I'm really bullish on Jax, right now. Although I feel like the beach has lost a little bit of its eclecticism due to rising rent prices, its still the beach and will always attract people who are drawn to the ocean--typically good people. Aside from Riverside, which has always been cool, we also have a resurgent urban area around Downtown and Springfield, teeming with radical people, doing wildly creative things. Beyond that we are surrounded by water and bucolic, expanses of natural beauty. It all makes for a really pleasing balance. I don't know of many cities in America in which could you pop into a DIY art space hosting nationally recognized artists on Friday night and then hop in the warm ocean the next morning.
What is your favorite thing to do in Jax?
With Jax being so spread out, there are always opportunities to have a day full of dissonant experiences. It's pretty special when the surf is good and you're able to catch a few waves, then head into Riverside or Downtown and catch one of your homey's bands play.
How are you making a mark in the city?
I'm not sure any of us would presume to be making a mark with this band. We play music that--at its core--is at least half a century old and write songs with superficial lyrics. Nobody needs to hear The Mother Gooses. We are having fun playing music and we certainly want people to enjoy it. If we can provide a respite, or reason to let loose on a random evening, we are stoked to do so.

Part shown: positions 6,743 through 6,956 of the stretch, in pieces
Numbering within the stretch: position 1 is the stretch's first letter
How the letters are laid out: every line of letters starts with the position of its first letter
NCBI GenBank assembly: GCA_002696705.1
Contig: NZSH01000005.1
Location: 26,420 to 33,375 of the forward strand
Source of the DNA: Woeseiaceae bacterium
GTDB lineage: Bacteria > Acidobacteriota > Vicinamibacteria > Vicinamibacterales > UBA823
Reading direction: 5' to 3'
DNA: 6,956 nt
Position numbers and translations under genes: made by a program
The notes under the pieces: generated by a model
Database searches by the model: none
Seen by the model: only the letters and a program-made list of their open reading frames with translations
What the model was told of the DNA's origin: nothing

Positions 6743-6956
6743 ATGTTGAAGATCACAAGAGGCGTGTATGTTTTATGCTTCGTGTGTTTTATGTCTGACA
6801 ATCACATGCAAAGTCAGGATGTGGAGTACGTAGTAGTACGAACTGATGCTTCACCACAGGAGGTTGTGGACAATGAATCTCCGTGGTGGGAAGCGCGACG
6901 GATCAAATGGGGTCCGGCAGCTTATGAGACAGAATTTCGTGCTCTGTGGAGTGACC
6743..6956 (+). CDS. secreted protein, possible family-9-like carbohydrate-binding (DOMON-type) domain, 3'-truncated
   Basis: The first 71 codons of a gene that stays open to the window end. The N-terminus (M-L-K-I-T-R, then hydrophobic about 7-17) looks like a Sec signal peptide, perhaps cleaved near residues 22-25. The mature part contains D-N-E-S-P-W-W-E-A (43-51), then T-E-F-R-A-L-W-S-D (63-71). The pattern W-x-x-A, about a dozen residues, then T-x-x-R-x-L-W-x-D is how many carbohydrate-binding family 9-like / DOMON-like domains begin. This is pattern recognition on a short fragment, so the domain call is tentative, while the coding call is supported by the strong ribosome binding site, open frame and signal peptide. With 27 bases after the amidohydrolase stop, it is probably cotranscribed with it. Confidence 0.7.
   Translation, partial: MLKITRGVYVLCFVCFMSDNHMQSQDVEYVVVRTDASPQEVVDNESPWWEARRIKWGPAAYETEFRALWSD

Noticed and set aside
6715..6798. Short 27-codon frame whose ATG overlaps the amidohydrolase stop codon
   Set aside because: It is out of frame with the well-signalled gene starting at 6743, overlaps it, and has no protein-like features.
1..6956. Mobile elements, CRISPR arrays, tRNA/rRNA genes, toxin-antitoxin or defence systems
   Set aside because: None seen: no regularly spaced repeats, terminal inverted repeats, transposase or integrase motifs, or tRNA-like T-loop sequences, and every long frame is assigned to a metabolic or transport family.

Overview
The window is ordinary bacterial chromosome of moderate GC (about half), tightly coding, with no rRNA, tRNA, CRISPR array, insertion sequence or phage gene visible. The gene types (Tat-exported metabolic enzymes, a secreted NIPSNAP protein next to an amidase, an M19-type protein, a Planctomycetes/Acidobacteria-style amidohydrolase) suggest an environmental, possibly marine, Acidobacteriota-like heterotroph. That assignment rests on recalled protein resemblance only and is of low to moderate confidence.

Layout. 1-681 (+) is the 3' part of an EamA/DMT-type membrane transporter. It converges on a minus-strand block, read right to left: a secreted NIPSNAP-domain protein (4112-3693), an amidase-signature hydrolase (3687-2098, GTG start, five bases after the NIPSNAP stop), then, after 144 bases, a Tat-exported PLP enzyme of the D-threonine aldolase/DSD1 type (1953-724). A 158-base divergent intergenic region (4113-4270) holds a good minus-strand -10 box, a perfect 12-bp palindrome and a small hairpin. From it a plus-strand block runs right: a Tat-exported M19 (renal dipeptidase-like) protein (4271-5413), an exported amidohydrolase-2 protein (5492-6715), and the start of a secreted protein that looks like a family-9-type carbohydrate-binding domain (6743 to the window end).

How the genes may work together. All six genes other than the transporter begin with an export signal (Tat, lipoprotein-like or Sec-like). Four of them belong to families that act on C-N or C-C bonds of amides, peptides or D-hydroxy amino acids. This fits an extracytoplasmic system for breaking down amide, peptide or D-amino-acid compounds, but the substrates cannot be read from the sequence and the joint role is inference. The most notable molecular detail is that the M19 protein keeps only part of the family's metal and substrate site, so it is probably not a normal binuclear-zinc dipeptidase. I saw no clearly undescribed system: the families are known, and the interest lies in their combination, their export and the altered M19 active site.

We just started working on our first full-length. We are recording a bunch of songs we've been playing live for a couple years now, so we're, in a way, stoked just to kind of move on from them. We are psyched to have Glenn Van Dyke (Boytoy) running the controls. Aside from playing guitar and singing in her radical band, Glenn is a garage-rock sage. She's got a really magical ear. Beyond recording, we've got some fun shows lined up for 2018, including some out of town dates around Florida--tell your friends!
Where can people find your music?
We have two EPs that we recorded at Warehouse studios with Ryan Turk and Daniel A. Brown (Royal Trux, '68 Comeback) available on our bandcamp page (themothergooses.bandcamp.com). We also have an FB page, but don't check it that often. And an Instagram account that we check relatively more often.
Why is Jax Rad?
It's a beautiful city full of very neat people.